ZIMBABWE golf legend and former world number one Nick Price joined the global golf community in paying tribute to American golfing legend Arnold Palmer, who died at age 87 last Sunday in Pittsburgh from heart complications.
BY DANIEL NHAKANISO
As tributes flooded in from across the world of golf, Price said Palmer, a seven-time major winner — who brought golf to the masses and became the most beloved figure in the game — played a significant role in popularising the sport of golf, making it a viable television entity.
“There’s no coincidence that that’s why golf took off. He came along at the time television came in the 1950s and they were looking for someone straight out of the 50s, he was strong, aggressive, charging, young guy, good looking,” Price, who won three major championships during his illustrious career, said in an interview with Augusta Chronicle.
“Everything about the 50s, Arnold Palmer was. He was sort of like Cary Grant-esque. He had that panache and style. He was perfect for television. It was a mix made in heaven.”
Price said by helping usher the game into the television age, Palmer, who was nicknamed “The King” left a legacy which no other golfer would have managed to equal regardless of their generation.
“I don’t think Tiger Woods could have done what Arnold did. Tiger Woods did phenomenally with what he did, taking it to the next level. I don’t think Seve Ballesteros, Bobby Jones or [Ben] Hogan or [Sam] Snead could have done that. You needed someone of that Palmer-esque type of person to take it to that level. Someone that the fans could love — yeah, here comes Arnie, he’s going to make three straight birdies and win the tournament.”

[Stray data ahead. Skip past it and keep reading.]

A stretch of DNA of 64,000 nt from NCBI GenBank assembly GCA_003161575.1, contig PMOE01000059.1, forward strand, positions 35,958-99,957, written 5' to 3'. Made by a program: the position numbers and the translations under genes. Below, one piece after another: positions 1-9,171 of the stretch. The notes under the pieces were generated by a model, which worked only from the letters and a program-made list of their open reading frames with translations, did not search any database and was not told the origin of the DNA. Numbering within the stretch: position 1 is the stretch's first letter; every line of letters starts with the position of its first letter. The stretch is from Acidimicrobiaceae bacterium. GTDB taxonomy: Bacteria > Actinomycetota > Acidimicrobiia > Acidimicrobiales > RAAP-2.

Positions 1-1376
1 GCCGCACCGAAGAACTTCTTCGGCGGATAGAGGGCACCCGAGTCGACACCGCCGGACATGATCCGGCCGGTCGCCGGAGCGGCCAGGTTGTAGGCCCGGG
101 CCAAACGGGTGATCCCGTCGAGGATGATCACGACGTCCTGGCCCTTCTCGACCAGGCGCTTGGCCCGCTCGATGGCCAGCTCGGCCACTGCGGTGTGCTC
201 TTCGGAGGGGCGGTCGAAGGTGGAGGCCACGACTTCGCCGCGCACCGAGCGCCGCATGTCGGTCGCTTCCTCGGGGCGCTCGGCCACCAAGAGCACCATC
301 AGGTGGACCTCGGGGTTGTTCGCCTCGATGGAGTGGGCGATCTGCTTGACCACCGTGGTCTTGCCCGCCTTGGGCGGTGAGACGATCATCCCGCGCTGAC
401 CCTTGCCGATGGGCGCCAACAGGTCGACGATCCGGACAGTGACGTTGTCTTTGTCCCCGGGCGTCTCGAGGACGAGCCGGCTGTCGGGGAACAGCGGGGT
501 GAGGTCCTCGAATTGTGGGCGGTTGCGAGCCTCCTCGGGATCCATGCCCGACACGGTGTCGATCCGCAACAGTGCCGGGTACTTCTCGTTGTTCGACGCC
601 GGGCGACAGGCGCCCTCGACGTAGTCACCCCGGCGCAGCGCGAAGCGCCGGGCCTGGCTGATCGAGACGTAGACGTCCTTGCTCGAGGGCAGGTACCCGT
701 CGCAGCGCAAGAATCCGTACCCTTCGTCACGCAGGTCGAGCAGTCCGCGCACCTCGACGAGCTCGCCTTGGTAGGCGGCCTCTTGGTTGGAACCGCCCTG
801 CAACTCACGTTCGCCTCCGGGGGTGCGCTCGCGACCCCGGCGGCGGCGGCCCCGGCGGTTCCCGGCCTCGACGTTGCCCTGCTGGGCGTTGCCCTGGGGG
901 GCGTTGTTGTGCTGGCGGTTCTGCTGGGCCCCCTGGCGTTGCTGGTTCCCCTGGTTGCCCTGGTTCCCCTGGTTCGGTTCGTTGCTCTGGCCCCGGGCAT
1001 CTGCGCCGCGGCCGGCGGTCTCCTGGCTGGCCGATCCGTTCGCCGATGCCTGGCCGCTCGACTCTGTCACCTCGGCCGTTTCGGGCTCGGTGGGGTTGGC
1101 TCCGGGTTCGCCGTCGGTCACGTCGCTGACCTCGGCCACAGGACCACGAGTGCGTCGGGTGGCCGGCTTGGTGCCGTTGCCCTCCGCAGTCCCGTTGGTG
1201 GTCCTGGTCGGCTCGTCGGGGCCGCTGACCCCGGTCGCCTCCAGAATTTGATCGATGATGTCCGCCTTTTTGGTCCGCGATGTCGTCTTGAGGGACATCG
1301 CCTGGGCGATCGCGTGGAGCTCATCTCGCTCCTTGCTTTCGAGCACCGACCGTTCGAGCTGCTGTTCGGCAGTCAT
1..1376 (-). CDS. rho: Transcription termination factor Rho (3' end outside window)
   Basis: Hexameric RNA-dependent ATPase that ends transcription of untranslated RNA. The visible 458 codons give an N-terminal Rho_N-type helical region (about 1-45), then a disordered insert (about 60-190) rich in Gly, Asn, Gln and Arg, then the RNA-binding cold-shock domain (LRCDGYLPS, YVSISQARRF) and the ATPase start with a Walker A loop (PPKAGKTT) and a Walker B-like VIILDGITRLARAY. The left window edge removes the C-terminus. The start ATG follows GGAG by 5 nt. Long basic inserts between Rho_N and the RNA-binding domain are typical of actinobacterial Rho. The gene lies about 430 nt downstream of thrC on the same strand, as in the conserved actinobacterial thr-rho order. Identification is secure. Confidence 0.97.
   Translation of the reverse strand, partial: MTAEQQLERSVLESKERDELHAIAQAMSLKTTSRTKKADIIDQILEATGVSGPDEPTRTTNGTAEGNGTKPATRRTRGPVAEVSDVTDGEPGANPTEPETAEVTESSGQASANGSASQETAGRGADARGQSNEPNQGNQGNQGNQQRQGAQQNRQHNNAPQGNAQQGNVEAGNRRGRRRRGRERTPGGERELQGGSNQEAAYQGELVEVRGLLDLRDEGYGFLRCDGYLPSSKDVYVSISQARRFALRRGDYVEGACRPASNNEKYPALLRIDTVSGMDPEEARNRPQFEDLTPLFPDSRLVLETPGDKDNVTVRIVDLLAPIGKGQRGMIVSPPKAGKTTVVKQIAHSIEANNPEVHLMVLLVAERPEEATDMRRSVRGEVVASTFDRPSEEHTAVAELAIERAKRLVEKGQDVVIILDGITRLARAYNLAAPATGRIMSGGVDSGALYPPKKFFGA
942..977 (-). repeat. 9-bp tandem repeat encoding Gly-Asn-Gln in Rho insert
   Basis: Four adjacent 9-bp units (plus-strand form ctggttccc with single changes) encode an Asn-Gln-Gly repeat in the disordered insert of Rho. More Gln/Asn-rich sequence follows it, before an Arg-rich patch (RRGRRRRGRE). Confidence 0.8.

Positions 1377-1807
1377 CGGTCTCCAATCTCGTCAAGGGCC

Price said that with Palmer’s emergence, “some guy who never touched a golf club before in the 1960s, he’d tee that ball up and say, ‘here’s Arnold Palmer.’ Like you would say ‘here’s Mario Andretti,’ when he’s driving the car. His name was just golf.”
Palmer’s passing on, which came after he had been admitted to the University of Pittsburgh Medical Center, where he was scheduled to have heart surgery last Monday.
He was one of golf’s dominant players in the 1950s and early 1960s, winning seven major titles over seven seasons and attracted thousands of die-hard fans known as “Arnie’s army” wherever he played.
Along with fellow golf greats and rivals Jack Nicklaus and Gary Player, they formed the fabled “Big Three” who collectively accumulated 34 major championship titles and more than 370 tournament victories around the world.
A memorial service for Palmer will be held on Tuesday at Saint Vincent College in his native Latrobe, Pennsylvania.